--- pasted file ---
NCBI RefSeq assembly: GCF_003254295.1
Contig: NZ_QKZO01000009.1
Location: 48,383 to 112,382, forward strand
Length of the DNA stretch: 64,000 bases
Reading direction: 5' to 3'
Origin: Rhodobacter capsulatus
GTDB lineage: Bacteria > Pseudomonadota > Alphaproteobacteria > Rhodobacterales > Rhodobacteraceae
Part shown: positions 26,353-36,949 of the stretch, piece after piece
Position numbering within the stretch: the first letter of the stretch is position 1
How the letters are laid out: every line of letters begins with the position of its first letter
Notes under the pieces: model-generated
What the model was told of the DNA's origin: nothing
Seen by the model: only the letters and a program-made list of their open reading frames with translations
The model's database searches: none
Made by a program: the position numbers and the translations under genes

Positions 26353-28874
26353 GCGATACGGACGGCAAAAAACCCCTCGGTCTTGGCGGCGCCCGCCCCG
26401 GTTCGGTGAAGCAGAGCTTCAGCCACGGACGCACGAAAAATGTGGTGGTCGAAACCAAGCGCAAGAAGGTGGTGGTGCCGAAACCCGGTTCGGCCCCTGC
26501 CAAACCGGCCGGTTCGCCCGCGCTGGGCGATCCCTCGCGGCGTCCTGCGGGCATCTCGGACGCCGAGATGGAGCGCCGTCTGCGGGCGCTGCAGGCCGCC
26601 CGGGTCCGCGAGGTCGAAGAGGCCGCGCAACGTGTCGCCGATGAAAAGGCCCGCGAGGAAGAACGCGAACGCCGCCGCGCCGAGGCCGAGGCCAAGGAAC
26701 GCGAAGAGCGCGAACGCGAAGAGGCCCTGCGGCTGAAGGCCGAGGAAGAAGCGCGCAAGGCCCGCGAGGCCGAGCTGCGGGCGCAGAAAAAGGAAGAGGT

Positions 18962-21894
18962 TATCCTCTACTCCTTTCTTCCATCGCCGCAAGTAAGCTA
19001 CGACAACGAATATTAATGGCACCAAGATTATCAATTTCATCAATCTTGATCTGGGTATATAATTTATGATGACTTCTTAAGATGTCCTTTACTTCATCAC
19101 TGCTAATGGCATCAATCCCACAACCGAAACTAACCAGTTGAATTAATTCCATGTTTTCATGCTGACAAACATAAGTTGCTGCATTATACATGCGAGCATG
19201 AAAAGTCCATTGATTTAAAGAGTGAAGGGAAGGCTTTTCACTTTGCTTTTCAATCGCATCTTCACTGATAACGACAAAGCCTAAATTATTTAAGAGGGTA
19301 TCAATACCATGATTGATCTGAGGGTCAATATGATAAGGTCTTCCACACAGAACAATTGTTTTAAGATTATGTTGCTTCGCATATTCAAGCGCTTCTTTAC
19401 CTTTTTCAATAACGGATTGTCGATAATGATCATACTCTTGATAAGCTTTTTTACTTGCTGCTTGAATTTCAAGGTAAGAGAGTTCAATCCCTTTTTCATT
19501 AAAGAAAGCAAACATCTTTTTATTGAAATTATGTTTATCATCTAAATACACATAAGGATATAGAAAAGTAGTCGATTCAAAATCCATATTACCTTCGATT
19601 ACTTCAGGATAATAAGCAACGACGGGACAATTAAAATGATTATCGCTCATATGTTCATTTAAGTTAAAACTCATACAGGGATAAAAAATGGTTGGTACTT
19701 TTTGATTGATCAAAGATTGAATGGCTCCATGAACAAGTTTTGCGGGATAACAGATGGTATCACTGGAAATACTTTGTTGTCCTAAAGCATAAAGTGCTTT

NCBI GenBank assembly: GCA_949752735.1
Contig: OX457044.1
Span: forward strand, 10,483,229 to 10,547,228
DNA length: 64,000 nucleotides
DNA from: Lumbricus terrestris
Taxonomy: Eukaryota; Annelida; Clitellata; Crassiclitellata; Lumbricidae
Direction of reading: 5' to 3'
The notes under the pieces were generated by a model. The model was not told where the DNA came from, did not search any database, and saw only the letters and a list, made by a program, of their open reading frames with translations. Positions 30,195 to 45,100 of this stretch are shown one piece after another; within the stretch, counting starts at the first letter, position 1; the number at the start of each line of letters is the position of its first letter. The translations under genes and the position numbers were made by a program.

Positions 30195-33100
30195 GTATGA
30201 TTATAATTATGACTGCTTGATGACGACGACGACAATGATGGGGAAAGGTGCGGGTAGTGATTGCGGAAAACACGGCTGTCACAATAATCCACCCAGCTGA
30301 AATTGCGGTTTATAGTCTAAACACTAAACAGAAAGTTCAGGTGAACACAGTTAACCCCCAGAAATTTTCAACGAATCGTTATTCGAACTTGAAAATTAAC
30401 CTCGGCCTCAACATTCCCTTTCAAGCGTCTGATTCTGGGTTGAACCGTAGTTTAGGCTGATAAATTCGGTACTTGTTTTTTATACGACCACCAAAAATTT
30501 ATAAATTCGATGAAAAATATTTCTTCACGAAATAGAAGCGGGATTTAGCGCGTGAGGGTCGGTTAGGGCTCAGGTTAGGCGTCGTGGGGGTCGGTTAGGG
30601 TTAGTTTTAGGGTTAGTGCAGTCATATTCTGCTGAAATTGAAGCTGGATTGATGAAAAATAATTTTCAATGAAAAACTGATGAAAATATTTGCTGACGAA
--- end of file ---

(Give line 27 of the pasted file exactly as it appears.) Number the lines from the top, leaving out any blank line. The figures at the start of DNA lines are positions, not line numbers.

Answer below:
19301 TCAATACCATGATTGATCTGAGGGTCAATATGATAAGGTCTTCCACACAGAACAATTGTTTTAAGATTATGTTGCTTCGCATATTCAAGCGCTTCTTTAC